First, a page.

Everyone still wants their jetpacks and flying cars the “world of tomorrow” promised them back in the 40s, but after 1989, everyone wanted a hoverboard.
When Marty McFly’s sneakers laced themselves up and he jumped on that floating pink deck, everything after it that even had the possibility of floating was deemed a “hoverboard.” Today, one company is claiming that it has finally brought the future back to us.
Meet Silicon Valley company Arx Pax’s “Hendo” hoverboard. It’s a working prototype that has a Kickstarter campaign launching today. Arx Pax’s founder Greg Henderson is asking for a quarter of a million dollars to get a larger project off the ground. That’s a hefty ask for a product which has burned our collective selves before (remember Tony Hawk’s little stunt?).
It would be easy to dismiss if it didn’t look like it actually hovers.
I’ll admit it – I was and still am skeptical. In my mind, the only way to make a true Back to the Future-style hoverboard is with superconductors. That kind of hoverboard works via a scientific principle called “Lenz’s Law.”
When a magnet starts moving around, the moving magnetic field – called flux – will create or “induce” a current in nearby conductive materials. Lenz’s law states that any induced current will have its own magnetic field that will oppose the original flux. In practice, this opposition creates magnetic fields that repel each other, letting you do some pretty awesome science tricks like seeing how long it takes for a magnet to fall through a copper tube.
But Lenz’s Law isn’t just for tricks. Magnetic levitation or “maglev” trains work on the same principle, except they use superconducting magnets to deal with all the induced electricity. That takes billions of dollars worth of materials and engineering.
According to Henderson, Lenz’s Law is also where the Hendo board gets its magic. “This is the first step…this is the Model T,” he told me in a phone interview.
Henderson is an architect who developed the Hendo board’s “magnetic field architecture” (MFA). This technology – the specifics of which Henderson did not relay to me – is a design meant to focus and layer magnetic fields using permanent magnets so that the repulsion provided by Lenz’s law can keep the board (and any riders) afloat.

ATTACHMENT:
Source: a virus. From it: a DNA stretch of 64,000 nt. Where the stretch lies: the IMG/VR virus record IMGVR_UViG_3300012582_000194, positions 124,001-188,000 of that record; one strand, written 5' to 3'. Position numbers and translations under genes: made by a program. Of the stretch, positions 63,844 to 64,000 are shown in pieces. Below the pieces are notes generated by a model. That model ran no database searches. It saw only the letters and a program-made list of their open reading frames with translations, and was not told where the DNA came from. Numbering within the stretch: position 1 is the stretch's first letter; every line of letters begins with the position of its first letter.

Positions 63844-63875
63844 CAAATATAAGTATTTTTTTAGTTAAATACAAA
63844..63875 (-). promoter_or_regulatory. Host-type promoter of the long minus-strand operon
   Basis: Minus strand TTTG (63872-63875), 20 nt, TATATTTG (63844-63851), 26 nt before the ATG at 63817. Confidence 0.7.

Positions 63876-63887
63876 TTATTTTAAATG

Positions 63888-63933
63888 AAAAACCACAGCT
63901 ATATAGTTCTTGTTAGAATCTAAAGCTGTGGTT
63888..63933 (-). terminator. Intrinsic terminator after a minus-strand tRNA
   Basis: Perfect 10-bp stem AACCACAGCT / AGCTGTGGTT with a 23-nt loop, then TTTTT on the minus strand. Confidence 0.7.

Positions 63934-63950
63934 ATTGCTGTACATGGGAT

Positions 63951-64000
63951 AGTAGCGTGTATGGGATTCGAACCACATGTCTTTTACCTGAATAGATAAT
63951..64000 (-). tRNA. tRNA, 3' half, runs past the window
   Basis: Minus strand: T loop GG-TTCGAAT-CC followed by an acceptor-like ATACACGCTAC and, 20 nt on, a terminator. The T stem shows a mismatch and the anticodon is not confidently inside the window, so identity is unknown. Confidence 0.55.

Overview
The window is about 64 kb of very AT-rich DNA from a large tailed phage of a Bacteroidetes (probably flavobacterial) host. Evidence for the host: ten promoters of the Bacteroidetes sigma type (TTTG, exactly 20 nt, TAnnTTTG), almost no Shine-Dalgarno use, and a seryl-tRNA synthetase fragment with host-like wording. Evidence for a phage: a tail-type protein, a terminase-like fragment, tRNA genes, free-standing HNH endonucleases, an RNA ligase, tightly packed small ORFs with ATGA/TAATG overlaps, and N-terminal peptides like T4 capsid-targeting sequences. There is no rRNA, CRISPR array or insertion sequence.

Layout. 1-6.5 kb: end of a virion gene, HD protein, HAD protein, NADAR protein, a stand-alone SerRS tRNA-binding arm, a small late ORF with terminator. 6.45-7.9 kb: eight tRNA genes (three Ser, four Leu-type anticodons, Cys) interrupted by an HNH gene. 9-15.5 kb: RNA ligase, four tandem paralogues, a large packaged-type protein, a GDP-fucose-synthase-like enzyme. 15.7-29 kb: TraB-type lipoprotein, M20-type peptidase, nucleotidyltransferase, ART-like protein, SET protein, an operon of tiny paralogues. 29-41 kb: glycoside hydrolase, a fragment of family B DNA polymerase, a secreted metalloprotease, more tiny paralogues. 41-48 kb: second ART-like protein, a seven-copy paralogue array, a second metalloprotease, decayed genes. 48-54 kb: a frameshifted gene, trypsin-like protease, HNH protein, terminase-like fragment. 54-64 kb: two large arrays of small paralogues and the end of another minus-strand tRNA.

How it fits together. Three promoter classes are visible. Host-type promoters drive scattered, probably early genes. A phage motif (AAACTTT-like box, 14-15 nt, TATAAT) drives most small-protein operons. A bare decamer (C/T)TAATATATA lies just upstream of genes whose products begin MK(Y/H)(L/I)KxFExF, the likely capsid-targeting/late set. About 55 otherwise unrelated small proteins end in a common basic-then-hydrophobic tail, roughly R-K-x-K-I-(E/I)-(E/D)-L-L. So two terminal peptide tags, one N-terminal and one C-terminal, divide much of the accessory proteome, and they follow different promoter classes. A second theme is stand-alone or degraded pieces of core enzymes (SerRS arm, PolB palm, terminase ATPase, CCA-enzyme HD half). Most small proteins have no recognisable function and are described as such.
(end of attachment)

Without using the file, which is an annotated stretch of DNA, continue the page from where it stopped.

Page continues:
Henderson’s MFA technology is then apparently creating and fluctuating a magnetic field above a metallic surface, and the induced current in that surface provides enough of a response that you can drop in on a metal half-pipe.
Seeing might be believing, but tinkering is understanding. To really convince backers that this hover-tech is for real, Arx Pax is offering “Hendo Hover Engine developer kits” as part of the Kickstarter rewards program. The kit includes the MFA tech that keeps the hoverboard hovering and includes enough metal surfaces to turn your desk into a Back to the Future set (for $299). The kit also comes with details on the inner workings of the MFA tech for backers to tinker with. That’s that kind of openness you’d want from someone promising you the future.
Henderson is shooting high with Hendo. “I think it could be the next extreme sport,” he told me. And for a product dealing with high-strength magnetic fields, the Hendo board is apparently pretty user-friendly. The magnetic fields generated are focused enough underneath the board that you “can put your iPhone right on top of it” and no harm will come to it.
There are drawbacks, however. Unlike McFly, you won’t be able to take this hoverboard anywhere. The magnetic levitation involved needs a metallic surface to work. As in the GIFs above, you’ll need a pretty sizable surface of sheet metal. And you’ll need to shell out quite a bit — $10,000 – to get one of the hoverboards that Henderson and Arx Pax plans on producing with the Kickstarter funds (however, for less money you can go up to Silicon Valley for a ride on one).
The scientific concepts involved are sound, though the inner workings of Henderson’s MFA are still a bit blurry. Arx Pax is making some pretty big claims – like its technology can be more efficient than superconducting maglev trains – that will have to be tested once the product is available to the public…or you could look at the patent.
According to the patent filed by Henderson nearly a year ago today, the Hendo board works by spinning permanent magnets around in a series of small electric rotors. When these rotors are whirring away, at a certain speed there is enough flux generated to lift at least 200 pounds. That too is plausible, and if Henderson is correct, the specific arrangement of these rotors is the innovation here.
Will the Hendo board turn out to be like the x-ray specs at the back of Boy’s Life, or will we all be McFlying high on hoverboards in the near future? Greg Henderson is confident the technology will go far.
“I wish you were here so that you could take a ride yourself.”
Kyle Hill is the Science Editor of Nerdist Industries. Follow on Twitter @Sci_Phile.
IMAGES/VIDEO: Courtesy of Arx Pax
CORRECTION: The original version of this article implied that Back to the Future (1985) had the hoverboard.